SEATTLE (AP) - Boeing Co.'s engineers have accepted a new four-year contract while technical workers rejected their offer and voted to authorize a future strike.
The union representing both groups had recommended rejection of the contract because it would not provide pensions to new employees. They would have a 401(k) retirement plan instead.
The union called that unacceptable, but the Chicago-based aerospace company said the change was important to its future.
The vote tallied late Tuesday came as the company is trying to solve battery problems that have grounded its new 787s.
The engineers and technical workers in the union work on plans for new planes and solve problems that arise on the factory floor. The two units bargain at the same time, but their contracts are separate and independent agreements, the union noted.
While a strike by the technical workers is not imminent, the vote means the negotiating team can call one at any time, said Bill Dugovich, spokesman for the Society of Professional Engineering Employees in Aerospace.
The engineers' vote means those 15,500 employees have a new contract in place, Dugovich said. Union negotiators hope to resume contract talks soon on behalf of the 7,400 technical workers, he said.
Boeing Commercial Airplanes President and CEO Ray Conner said in a statement that the company was pleased with the engineers' vote but "deeply disappointed" in the technical workers' rejection of what he called the company's "best and final" offer.
"The realities of the market require us to make changes so we can invest in new products and keep winning in this competitive environment," Conner said in his statement.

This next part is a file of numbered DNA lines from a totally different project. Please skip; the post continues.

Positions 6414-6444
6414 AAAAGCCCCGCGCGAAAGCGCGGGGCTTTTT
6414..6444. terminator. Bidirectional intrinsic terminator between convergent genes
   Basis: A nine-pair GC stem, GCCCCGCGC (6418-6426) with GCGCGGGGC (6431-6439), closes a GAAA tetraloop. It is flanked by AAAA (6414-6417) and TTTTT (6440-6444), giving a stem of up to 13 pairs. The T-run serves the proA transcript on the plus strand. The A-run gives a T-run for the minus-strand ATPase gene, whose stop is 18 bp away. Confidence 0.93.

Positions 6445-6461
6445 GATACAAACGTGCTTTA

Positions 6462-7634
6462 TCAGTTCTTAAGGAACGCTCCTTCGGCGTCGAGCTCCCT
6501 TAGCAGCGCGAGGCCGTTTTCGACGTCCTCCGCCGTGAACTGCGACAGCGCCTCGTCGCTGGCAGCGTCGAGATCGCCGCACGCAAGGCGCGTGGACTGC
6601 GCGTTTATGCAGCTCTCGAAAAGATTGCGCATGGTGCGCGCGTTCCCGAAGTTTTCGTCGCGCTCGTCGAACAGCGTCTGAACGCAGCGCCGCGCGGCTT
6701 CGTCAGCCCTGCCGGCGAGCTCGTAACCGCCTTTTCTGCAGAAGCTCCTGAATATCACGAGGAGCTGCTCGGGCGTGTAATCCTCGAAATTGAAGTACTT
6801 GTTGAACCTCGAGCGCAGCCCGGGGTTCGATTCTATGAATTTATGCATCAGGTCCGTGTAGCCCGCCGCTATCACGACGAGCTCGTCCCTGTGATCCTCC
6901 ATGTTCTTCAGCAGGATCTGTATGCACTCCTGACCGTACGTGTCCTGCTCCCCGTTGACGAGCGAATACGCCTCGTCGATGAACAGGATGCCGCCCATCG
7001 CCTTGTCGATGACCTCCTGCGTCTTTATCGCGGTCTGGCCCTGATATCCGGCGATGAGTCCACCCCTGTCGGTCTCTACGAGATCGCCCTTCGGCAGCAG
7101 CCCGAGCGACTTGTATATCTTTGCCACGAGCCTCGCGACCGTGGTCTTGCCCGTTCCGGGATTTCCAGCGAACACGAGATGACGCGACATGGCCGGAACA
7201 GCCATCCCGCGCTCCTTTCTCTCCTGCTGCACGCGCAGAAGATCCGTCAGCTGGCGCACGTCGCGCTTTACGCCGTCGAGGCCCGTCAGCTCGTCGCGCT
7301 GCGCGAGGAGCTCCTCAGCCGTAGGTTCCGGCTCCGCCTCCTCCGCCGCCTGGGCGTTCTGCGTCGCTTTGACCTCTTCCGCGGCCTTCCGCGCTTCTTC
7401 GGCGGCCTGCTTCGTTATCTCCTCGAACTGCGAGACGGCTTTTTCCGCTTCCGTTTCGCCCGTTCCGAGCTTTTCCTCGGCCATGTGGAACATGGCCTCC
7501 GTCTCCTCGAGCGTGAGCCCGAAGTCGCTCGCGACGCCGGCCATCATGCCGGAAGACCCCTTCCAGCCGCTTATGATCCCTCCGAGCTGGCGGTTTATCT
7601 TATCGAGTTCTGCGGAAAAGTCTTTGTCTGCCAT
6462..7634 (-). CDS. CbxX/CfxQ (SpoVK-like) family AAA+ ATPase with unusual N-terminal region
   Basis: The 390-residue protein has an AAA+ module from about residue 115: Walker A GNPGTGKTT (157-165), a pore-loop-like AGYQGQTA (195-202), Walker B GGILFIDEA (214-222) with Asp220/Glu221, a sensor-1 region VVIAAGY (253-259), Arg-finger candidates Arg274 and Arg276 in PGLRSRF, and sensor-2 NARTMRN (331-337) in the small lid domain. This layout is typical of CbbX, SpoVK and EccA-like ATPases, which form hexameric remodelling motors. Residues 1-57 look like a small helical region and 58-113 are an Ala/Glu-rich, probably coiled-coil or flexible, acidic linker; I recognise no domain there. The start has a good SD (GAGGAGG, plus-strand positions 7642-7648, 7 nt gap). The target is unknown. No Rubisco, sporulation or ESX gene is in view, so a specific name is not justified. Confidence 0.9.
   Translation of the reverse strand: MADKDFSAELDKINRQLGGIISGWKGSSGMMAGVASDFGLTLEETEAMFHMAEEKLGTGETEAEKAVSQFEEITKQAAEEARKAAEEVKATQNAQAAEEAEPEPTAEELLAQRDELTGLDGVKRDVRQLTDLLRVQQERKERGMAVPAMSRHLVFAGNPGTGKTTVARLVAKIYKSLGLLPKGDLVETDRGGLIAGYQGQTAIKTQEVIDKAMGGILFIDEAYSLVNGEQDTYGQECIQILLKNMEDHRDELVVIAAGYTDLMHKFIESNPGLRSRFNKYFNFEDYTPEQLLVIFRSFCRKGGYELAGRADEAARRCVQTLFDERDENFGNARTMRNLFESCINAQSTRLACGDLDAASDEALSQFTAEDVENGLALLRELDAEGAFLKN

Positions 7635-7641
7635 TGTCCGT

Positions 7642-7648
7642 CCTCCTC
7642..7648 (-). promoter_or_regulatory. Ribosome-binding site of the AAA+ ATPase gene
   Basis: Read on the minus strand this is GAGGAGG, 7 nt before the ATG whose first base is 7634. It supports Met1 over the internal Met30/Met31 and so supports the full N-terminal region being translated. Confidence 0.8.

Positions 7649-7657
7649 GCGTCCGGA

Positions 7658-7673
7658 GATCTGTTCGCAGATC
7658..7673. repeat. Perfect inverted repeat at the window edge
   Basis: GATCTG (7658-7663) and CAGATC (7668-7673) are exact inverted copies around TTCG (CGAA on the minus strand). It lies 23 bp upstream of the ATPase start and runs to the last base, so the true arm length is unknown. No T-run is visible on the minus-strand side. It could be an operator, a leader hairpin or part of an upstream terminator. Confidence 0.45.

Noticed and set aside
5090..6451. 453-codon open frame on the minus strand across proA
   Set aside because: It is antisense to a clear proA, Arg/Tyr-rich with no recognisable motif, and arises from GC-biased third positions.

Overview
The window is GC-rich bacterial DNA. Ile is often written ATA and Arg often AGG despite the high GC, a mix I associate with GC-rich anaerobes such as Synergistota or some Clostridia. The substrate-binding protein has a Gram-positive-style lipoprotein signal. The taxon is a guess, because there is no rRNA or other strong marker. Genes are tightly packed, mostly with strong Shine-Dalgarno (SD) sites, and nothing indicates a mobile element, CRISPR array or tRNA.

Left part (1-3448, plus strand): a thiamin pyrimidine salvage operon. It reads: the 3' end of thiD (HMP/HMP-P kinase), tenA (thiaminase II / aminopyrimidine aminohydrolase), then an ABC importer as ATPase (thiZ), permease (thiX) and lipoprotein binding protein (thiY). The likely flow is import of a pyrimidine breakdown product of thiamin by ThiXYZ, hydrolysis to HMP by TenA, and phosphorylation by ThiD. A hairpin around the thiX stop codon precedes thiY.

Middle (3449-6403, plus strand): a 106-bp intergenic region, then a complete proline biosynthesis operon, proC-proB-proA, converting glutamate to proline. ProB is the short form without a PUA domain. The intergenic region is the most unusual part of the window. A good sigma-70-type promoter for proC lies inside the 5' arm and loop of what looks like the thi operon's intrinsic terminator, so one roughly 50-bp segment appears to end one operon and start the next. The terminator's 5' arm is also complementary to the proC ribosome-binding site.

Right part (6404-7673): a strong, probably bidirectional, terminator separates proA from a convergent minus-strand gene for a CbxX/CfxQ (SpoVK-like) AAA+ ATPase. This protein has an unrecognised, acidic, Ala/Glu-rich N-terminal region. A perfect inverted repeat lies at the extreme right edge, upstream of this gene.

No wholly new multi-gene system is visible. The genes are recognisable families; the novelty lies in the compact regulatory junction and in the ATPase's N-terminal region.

"That's why our proposal to move future hires to an enhanced 401(k)-style retirement plan is so important, as we have repeatedly emphasized over the course of these negotiations."
Boeing spokesman Doug Alder said the company is legally obligated to have discussions with SPEEA, but he noted Conner's statement about the importance of the 401(k) transition for future hires.
"That remains our position," Alder said.
Washington Gov. Jay Inslee said he's concerned about the split vote and spoke to union and Boeing representatives, urging them to resume negotiations.
"We cannot overstate the importance of the aerospace industry to the economy of Washington," Inslee said in a statement. "There are more than 131,000 employees in aerospace-related companies working across the state, the vast majority of which are directly reliant on the Boeing Company."
Union members rejected one contract offer in October. The previous contract expired in November.
SPEEA went on strike for 40 days in 2000.
"With this second rejection by technical workers of Boeing takeaways, it's time for the company to stop wasting resources and improve its offer to reflect the value and contributions technical workers bring to Boeing," SPEEA Executive Director Ray Goforth said in a statement. "That way, we can avoid a strike and focus on fixing the problems of the 787 and restoring customer confidence in Boeing."